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Art Imitates Life

By , Franklin, WI
As I stare at the cursor pondering what exactly I will write for this essay, I can feel the tension inside my brain. The anal perfectionist that resides there is edgily tapping her perfectly shined shoes waiting for a sliver of self doubt so she can begin her spiteful tirade on the countless ways that I do everything wrong. This time, I refuse to let this happen. She will not get the best of my brain today, I’ve got writing to do. Tap away little Miss Perfect, because I am not listening anymore.

I did not always used to stand up to her. In fact, my desire to do everything right meant I practically let Perfection waltz right on in and make herself at home in my frontal cortex. She undoubtedly was the one wearing the pants in the relationship, and the shirt too for that matter. It would be a great testament to my character if I stated that I saw the light and got out of the relationship that was crippling my every endeavor, however I would be lying. Truth be told, it was combination of many things; frustration, a paintbrush, and a man named Joe, that flipped on the switch of enlightenment that helped me silence Miss Perfect once and for all.

I spent a lot of this past July painting in a studio surrounded by various exotic fruits as I tried to recreate their likeness. Perfection spent a lot of this past July telling me how terrible my work was and if I tweaked this brush stroke or blended the warm and cool tones just so, I might create at least a passable painting. Being slightly uncertain of my abilities I believed her. So naturally there I was, my face three inches from the canvas attempting to copy every single hot spot, shadow, and hue. It was sweaty futile determination at its finest. A few tired hours later I stopped, practically on the verge of the tears due to frustration. For all intents and purposes I should have painted the most beautiful realistic piece of fruit ever seen. But that was not the case, and I could not understand how such painstaking work could yield such mediocre results. I wanted to throw something, preferably that mango, out the window. Maybe Perfection was right, I was no good.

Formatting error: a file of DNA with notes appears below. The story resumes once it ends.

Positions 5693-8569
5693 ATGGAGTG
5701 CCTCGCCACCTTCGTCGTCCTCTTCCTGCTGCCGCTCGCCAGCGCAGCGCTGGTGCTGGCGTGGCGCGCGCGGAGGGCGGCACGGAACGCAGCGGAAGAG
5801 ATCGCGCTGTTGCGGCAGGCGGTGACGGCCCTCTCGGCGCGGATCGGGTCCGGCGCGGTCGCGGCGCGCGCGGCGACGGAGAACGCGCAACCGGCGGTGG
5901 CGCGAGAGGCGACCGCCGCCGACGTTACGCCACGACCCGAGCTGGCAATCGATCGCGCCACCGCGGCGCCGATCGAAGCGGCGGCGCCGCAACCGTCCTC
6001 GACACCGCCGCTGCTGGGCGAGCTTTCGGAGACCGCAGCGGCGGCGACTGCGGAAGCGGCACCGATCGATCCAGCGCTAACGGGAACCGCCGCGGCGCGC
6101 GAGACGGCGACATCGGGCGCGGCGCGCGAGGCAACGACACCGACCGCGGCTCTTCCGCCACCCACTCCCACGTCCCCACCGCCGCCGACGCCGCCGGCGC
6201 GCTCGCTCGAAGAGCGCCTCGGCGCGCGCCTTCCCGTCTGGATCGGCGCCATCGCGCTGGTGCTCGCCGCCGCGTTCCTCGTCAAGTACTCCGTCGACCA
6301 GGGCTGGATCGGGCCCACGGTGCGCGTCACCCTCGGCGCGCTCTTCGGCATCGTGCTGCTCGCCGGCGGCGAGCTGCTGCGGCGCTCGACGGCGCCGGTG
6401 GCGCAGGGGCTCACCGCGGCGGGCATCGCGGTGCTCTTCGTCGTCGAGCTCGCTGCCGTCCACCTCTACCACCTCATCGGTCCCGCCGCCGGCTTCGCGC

Joe happened to swoop in right as my sanity began to unravel and the carpal tunnel began to set in. My painting teacher was a cryptic, elegantly disheveled man of metaphor. He glanced for a moment between me and the painting, pondering what he would say next. Smiling his trademark half grin, he opened his mouth and delivered some of the most simple, but helpful advice I have ever received. “Take a step back” Now, at the time his words seemed pretty unhelpful, especially since he had given no explanation for them. But since I seemed to have exhausted myself of all other options, I decided to give it a try. I took his advice literally, stepping back a good fifteen feet from where I was sitting. It might have been the fatigue or possibly the paint fumes but something clicked when I looked at the fruit that had caused me so much grief. It was fuzzy, undistinguished, and in a sense, gray. Listening to the perfectionist inside of me had not made me a better painter, in fact, listening to her had not made me better at much of anything. I was able to silence the voice in my head when I realized that Perfection and everything she stood for is an illusion. What if I had spend my entire life overanalyzing decisions the way I had over this painting? Where would I be? Unhappy, that is a given, but what opportunities would I have missed? I could not control every aspect of my painting any more than I could control everything that happened in my life. Standing back from what I was working on made me realize it’s the things I cannot control, the spontaneous bursts of color, the bold and risky brushstrokes, are what give the painting its vitality. And I am not willing to sacrifice my vitality for negative illusions.





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